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Nasty, Brutish and Short
Yesterday was National Feral Cat Day. I hope you will take a moment to think about these neglected felines. These cats live a hard life—one that is nasty, brutish and short.
A feral cat, defined by Alley Cat Allies is, “…a cat who has either never had any contact with humans or her contact with humans has diminished over time. She is fearful of people and survives on her own outdoors.”
A feral cat is distinct from a stray cat, even if the cat has been stray for a long period of time, and from a “loosely-owned” or “porch” cat, a cat that is fed by one or more people in a neighbourhood who do not accept full responsibility for the cat’s care. Stray and loosely-owned cats are or were once socialized to humans. They may be wary and skittish around humans if they have not a had recent or extensive human contact, but they are not fearful to the extent that feral cats are.
Feral cats occupy a grey zone in the world of animal welfare. They are not wildlife per se. They are interlopers in our natural world and can cause considerable destruction in wild bird and mammal populations. They were introduced through human irresponsibility, and therefore are a human responsibility.
But they are not fully domestic pets either. They cannot just be rounded up and socialized. Kittens up to four months can be socialized, but adults will frequently injure themselves trying to escape when confined. Their panic in prolonged confinement is simply not humane.
Most progressive humane societies like the OHS practice “TNR” or “Trap, Neuter, Return” to address the needs of feral cats. Feral cats are removed from a colony, sterilized, vaccinated, and then returned to the colony. If newly introduced cats—new stray cats and the feral’s kittens—are consistently removed, the colony will disappear over time. Studies indicate that simply removing all the members of a colony does not work. Nature, as they say, abhors a vacuum and other cats simply come to occupy the vacant colony, generally because of its proximity to shelter, food and water. The effectiveness of TNR was proven with the gradual elimination of the Parliament Hill Colony by some amazingly committed volunteers and the OHS a few years ago.
Like so many issues in animal welfare, controversies rage, and numbers of animals often exceed our resources to help. There are likely dozens of colonies in the Ottawa area, possibly many more. In fact, one of these controversies is how many feral cats there actually are in a given community. The OHS helps a handful of colony “caretakers” with surgical and other medical services, and we are very proud of our role in humanely eliminating the Parliament Hill colony, but our efforts are likely the proverbial drop in the bucket. Our best hope is education and promoting the kind of responsibility that would stop feral cats from coming into existence in the first place, through spaying and neutering cats and not letting them roam. The OHS’s own Mobile Spay Neuter Program is expected to make a significant reduction in the numbers of feral cats, but this takes time.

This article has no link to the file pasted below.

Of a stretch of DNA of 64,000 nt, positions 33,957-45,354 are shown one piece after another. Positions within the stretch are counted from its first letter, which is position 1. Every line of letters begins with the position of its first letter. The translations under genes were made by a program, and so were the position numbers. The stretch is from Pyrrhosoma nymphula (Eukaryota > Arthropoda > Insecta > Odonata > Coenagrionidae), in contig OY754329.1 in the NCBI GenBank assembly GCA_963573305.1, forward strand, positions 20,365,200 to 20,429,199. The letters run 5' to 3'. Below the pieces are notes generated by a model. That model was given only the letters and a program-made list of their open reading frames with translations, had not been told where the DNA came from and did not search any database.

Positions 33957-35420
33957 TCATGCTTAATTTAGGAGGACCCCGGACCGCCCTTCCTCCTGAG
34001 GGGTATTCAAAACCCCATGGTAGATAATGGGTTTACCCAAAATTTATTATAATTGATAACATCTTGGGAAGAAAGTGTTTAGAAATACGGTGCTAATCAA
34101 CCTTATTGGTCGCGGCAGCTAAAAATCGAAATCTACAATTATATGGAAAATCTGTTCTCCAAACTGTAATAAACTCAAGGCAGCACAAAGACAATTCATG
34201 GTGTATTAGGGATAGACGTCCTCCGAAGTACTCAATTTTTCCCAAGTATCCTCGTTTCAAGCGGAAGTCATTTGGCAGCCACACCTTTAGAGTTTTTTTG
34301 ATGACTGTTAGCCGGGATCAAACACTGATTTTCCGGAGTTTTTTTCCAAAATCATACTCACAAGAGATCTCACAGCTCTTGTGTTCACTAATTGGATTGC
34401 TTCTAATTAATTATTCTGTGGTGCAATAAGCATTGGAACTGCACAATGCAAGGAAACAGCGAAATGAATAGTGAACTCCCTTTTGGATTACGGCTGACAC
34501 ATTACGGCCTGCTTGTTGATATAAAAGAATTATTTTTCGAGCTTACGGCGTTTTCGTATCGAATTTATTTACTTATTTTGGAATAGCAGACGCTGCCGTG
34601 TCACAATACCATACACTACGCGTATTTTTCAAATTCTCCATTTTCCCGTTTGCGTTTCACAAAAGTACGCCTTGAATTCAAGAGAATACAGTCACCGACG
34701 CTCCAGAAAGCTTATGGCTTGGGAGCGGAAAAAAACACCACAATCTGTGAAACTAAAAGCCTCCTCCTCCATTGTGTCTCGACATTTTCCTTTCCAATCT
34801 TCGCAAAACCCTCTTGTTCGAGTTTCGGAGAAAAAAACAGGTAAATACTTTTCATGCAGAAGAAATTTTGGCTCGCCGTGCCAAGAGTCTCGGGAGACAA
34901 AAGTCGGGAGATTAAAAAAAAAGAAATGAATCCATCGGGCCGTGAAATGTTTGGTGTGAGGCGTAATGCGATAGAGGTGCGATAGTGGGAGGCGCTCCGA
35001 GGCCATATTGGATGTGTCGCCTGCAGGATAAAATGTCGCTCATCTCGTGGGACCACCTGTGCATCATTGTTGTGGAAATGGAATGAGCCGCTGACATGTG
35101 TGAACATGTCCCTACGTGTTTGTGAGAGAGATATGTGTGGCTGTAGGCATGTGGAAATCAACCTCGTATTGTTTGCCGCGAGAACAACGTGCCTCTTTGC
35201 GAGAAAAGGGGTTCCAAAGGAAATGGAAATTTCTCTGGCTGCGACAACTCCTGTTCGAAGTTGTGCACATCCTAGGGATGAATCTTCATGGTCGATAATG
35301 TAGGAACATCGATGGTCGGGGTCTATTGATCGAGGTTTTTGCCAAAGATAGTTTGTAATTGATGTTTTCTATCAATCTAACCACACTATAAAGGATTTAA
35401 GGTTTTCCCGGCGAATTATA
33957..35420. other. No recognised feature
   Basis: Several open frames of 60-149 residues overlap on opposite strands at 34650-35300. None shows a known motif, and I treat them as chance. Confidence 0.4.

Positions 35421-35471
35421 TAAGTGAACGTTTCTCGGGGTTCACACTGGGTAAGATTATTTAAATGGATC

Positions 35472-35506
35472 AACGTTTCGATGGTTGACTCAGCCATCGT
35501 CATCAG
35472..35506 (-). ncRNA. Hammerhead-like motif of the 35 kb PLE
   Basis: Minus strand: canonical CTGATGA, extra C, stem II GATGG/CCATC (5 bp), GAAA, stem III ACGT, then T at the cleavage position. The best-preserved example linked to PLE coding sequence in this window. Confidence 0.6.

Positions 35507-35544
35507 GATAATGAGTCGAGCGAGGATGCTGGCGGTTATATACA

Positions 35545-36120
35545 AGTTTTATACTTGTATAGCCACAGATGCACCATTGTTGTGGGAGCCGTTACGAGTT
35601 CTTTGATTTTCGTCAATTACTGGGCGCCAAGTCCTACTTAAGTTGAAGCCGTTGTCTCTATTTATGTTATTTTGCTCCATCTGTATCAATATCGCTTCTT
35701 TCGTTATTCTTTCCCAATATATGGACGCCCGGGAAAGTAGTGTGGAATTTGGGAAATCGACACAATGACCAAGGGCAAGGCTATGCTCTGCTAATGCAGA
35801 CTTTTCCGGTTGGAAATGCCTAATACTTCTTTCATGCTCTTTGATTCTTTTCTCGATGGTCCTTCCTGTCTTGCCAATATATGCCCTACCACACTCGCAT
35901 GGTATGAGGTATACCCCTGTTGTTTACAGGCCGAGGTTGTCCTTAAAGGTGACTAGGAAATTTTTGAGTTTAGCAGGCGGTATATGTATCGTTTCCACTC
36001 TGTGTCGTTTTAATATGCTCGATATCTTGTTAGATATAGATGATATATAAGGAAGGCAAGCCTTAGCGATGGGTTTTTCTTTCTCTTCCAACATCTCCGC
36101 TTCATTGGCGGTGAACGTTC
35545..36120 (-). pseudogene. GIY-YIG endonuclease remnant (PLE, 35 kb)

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2019 Media Releases
- Protect Pets from Cold Temperatures This Winter (December 5, 2019)
- We woof you a Merry Critter Christmas! (November 29, 2019)
- Santa Paws is Coming to Town! (November 27, 2019)
- Ottawa Humane Society Welcomes new Ontario Animal Protection Legislation (October 29, 2019)
- OHS Halloween safety tips for your pets (October 28, 2019)
- It’s Howl-O-Ween at the Ottawa Humane Society! (October 24, 2019)
- Ottawa Humane Society to Host its First Adopt-a-thon, Over 180 Animals Looking for Homes (October 4, 2019)
- Emaciated Puppy Found in Wooded Area Comes Into Ottawa Humane Society Care (October 3, 2019)
- Seniors’ Day at the Ottawa Humane Society (September 26, 2019)
- Ottawa Humane Society Honours Community’s Contributions at its Annual General Meeting (September 23, 2019)
- Ottawa Humane Society Animal Stolen from Pet Valu on Ogilvie Road, $200 Reward for Tips Leading to a Safe Return (September 16, 2019)
- PetSmart Charities’ National Adoption Weekend to Feature Ottawa Humane Society Cats at Ottawa Locations (September 12, 2019)
- 31st Annual Ottawa Humane Society Wiggle Waggle Walk & Run Fundraising Event (September 5, 2019)
- Ottawa Humane Society to Feature Long-Stay Adopt-From-Foster Pets at Upcoming Adoption Event (August 20, 2019)
- Ottawa Humane Society to Participate in PetSmart Adoption Event in Response to a Recent Population Surge (August 15, 2019)
- Ottawa Humane Society Urging Pet Owners to Keep Pets Safe During Travel, After Two Dogs Fall Out of Moving Vehicles in One Day (August 9, 2019)
- Ottawa Humane Society Nearing Capacity and Still Filling, Seeking Community’s Help to Avoid Crisis (July 30, 2019)
- 38 Kittens Transferred to Ottawa Humane Society – Most Ready for Adoption (July 17, 2019)
- Increased Danger to Pets Left Alone in Cars as Heat Wave Blankets City: Ottawa Humane Society (July 3, 2019)
- Canada Day: The Perfect Pet Storm (June 28, 2019)
- See an Animal in Distress? The OHS wants to make sure you know who to call. (June 24,2019)